Pituitary Tumours

Abnormal growths in the pituitary gland, which may cause hormonal disturbances

  • Age, gender, genetics, and lifestyle as risk factors depend on the type

The pituitary gland, located at the base of the brain, secretes hormones that either have a direct effect on the body or affect other hormone-secreting glands. For this reason, an abnormality in the pituitary gland may affect several body systems. Some pituitary tumours produce excessive amounts of hormones; others do not produce hormones themselves but can disrupt the production of hormones from adjacent cells.

Tumours of the pituitary gland are rare. Usually, tumours occur in the front part of the gland and are noncancerous. The cause of most pituitary tumours is not known, although rarely they may be associated with the inherited disorder multiple endocrine neoplasia.

Pituitary tumour

This MRI scan of the head reveals a large pituitary tumour, which may affect vision and produce headaches.

What are the types?

Nearly half of all hormone-secreting pituitary tumours make excess prolactin. Increased levels of prolactin may lead to infertility in women and to erectile dysfunction in men (see Prolactinoma). Some pituitary tumours secrete growth hormone, causing enlargement of some parts of the body (see Acromegaly). Others secrete hormones that over-stimulate the adrenal glands, causing changes in body chemistry and physical appearance (see Cushing’s syndrome).

As it grows, any pituitary tumour may press against the optic nerves, which lie above the gland. Such compression may cause headaches and loss of part of the field of vision (see Visual field defects). Growing pituitary tumours may also damage surrounding cells, thereby reducing secretion of one or more pituitary hormones (see Hypopituitarism). Reduced secretion of thyroid-stimulating hormone (TSH) may cause hypothyroidism. A tumour that presses on the posterior part of the pituitary gland may reduce secretion of vasopressin, which controls water balance (see Diabetes insipidus).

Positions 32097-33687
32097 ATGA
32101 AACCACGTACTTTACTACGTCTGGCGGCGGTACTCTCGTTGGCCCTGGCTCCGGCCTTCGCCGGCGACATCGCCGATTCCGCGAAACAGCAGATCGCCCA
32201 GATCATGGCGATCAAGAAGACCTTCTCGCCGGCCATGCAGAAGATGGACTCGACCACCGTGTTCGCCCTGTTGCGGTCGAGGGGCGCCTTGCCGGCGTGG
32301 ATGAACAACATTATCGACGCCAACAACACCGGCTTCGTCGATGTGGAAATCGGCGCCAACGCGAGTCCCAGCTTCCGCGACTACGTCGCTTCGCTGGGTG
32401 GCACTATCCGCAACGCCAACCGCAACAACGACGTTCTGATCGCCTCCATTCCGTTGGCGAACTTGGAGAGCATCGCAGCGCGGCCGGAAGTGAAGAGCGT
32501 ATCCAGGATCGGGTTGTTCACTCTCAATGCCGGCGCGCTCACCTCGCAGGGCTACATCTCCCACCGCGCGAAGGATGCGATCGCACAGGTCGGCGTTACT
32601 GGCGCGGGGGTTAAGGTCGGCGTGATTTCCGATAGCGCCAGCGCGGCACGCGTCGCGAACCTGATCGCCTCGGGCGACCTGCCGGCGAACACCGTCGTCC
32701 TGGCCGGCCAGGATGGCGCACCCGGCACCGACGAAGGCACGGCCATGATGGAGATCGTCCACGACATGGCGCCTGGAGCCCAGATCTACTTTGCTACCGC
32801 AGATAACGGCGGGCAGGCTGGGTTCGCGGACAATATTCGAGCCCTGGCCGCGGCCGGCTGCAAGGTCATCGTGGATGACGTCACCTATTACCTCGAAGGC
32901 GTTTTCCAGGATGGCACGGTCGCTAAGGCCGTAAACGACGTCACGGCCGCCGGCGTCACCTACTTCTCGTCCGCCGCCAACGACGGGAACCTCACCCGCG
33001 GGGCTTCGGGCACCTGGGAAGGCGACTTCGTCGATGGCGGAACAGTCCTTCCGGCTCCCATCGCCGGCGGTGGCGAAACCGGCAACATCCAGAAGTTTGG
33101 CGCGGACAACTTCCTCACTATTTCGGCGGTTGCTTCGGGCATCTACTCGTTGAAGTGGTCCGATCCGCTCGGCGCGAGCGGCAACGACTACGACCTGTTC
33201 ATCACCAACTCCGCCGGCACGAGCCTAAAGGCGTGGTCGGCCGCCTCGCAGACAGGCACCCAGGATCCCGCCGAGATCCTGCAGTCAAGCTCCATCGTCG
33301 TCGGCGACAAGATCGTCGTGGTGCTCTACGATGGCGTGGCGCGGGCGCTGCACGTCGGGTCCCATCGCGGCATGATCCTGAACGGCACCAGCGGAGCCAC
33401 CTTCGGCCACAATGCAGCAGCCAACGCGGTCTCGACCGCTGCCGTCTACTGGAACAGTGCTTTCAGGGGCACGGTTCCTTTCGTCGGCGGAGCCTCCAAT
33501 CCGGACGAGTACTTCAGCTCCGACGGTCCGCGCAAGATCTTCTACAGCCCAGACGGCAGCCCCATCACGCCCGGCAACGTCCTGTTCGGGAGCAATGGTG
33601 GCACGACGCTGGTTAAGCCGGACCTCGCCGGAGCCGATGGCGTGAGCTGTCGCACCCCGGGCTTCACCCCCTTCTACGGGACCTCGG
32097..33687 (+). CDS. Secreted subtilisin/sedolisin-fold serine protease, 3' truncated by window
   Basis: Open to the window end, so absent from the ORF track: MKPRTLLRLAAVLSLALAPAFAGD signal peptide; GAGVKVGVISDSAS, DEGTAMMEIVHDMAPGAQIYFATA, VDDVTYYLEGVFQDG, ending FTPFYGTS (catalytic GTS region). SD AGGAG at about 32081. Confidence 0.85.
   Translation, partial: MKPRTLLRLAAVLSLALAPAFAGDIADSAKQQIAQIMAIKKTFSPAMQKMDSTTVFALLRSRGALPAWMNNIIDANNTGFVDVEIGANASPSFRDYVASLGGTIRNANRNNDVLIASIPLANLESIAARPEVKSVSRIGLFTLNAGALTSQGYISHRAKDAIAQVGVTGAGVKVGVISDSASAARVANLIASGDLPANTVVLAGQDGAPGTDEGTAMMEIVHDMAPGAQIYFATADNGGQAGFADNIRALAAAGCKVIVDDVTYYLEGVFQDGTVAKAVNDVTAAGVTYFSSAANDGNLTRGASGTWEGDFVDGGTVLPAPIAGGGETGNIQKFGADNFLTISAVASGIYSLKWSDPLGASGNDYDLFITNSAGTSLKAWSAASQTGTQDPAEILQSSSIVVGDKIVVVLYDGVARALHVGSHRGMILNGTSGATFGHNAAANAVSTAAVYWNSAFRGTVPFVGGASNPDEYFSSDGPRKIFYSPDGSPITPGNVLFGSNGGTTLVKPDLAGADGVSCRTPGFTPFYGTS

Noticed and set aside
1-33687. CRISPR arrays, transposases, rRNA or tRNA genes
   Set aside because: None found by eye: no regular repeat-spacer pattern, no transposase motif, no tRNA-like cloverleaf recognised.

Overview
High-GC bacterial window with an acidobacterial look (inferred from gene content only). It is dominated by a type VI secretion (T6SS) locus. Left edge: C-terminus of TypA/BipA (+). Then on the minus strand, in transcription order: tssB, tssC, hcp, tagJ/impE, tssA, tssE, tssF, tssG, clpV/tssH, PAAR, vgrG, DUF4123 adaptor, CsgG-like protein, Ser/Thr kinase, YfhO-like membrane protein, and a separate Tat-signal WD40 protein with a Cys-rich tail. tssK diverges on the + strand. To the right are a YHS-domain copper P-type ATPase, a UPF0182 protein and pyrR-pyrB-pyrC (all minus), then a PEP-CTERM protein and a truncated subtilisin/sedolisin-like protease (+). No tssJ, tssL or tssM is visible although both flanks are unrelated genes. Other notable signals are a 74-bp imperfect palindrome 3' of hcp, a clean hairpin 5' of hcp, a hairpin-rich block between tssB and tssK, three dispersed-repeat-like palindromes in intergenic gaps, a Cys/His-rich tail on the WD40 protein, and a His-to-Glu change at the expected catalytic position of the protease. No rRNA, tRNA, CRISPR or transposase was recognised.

What might be done?

You may have several blood tests to look for abnormal levels of pituitary hormones. You may also have MRI or CT scanning to look for a tumour and a visual field test to check for blind areas. In some instances, a pituitary tumour is discovered during tests for another disorder. In this case, the tumour may be monitored without treatment unless symptoms develop.

Some tumours are treated with drugs (see Pituitary drugs). Others must be removed surgically. If it is not possible to remove the whole tumour, radiotherapy may be given to prevent further growth of abnormal tissue. These treatments can result in hypopituitarism (underactivity of the pituitary), which may need hormone replacement for life.

From the 2010 revision of the Complete Home Medical Guide © Dorling Kindersley Limited.

The subjects, conditions and treatments covered in this encyclopaedia are for information only and may not be covered by your insurance product should you make a claim.

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